BILL ANALYSIS                                                                                                                                                                                                    



          SENATE COMMITTEE ON PUBLIC SAFETY
                             Senator Loni Hancock, Chair
                                2015 - 2016  Regular 

          Bill No:    SB 448        Hearing Date:    April 14, 2015    
          
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          |Author:    |Galgiani                                             |
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          |Version:   |February 25, 2015                                    |
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          |Urgency:   |No                     |Fiscal:    |No               |
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          |Consultant:|MK                                                   |
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                     Subject:  Law Enforcement:  Communications



          HISTORY

          Source:   California Statewide Law Enforcement Association

          Prior Legislation:AB 992 (Spitzer) failed Senate Public Safety  
          2005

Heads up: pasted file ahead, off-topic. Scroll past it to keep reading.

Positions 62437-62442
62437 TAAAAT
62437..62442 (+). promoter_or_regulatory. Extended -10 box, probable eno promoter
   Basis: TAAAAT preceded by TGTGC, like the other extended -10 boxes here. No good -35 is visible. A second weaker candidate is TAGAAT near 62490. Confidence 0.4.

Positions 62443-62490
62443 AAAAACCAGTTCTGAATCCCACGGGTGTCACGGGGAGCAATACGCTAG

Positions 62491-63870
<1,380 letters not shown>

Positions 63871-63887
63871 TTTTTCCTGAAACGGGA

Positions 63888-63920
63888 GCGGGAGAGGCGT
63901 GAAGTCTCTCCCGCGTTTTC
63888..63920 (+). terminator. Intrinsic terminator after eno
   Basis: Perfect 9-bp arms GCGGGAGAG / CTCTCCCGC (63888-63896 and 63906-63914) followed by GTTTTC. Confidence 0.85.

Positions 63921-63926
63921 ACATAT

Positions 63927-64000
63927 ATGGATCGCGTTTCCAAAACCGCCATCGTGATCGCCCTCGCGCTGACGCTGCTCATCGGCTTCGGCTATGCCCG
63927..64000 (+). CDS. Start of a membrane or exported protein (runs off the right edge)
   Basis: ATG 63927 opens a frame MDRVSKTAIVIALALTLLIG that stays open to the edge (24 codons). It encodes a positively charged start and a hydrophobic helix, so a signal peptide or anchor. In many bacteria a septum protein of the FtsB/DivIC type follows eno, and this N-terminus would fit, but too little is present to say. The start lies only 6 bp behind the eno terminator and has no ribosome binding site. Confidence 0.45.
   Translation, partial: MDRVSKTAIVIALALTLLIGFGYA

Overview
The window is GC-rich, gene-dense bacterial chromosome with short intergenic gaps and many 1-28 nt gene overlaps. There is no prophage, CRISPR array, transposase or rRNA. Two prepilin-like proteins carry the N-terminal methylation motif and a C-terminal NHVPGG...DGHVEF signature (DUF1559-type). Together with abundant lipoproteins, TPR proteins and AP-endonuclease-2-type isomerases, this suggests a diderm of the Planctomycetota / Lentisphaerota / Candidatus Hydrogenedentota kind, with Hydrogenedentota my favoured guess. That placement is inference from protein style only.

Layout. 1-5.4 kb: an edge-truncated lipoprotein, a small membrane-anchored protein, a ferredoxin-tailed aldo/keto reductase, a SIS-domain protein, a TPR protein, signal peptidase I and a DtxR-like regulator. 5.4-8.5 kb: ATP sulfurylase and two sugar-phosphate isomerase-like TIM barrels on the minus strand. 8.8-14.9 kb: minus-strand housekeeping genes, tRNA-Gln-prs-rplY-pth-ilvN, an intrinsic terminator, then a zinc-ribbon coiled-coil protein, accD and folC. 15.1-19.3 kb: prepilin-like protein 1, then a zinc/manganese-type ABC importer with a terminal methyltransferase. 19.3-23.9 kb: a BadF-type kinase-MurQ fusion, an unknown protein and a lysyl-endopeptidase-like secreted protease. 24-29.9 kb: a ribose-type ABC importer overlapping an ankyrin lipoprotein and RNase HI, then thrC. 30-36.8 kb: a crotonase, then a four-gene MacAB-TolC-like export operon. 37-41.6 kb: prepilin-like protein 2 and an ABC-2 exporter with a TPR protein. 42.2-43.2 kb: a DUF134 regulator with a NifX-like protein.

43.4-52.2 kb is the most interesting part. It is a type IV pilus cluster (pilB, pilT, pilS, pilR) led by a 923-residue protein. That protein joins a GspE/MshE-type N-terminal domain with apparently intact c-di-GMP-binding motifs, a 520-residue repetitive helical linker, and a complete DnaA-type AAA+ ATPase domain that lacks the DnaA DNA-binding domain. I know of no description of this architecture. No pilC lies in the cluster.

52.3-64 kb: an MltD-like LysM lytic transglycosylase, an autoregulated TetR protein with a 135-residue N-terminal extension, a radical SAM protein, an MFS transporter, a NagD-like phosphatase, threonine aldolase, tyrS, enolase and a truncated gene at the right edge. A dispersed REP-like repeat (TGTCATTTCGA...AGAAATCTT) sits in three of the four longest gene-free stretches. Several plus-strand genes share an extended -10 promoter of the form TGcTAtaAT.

AB 1884 (Spitzer) - 2004 vetoed
                         AB 1647 (Campbell) failed Assembly Public Safety  
          2001
                         AB 860 (Unruh) - Ch. 1509, Stats. 1967
           

          Support:  Unknown

          Opposition:American Civil Liberties Union

                                       PURPOSE


          The purpose of this bill is to add any peace officer of the  
          Department of Fish and Wildlife, the Department of Parks and  
          Recreation, the Department of Forestry and Fire Protection, the  
          Department of Alcoholic and Beverage Control or the California  
          Exposition and State Fair and any peace officer identified in  
          Penal Code Section 830.3, 830.37 or 830.38 to the provision that  







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          allows specific peace officers to eavesdrop.

          Existing law declares legislative intent to protect the right of  
          privacy of the People of California and recognizes that law  
          enforcement agencies have a legitimate need to employ modern  
          listening devices and techniques to investigate criminal  
          conduct.  (Penal Code  630.)
           
          Existing law generally prohibits wiretapping, eavesdropping, and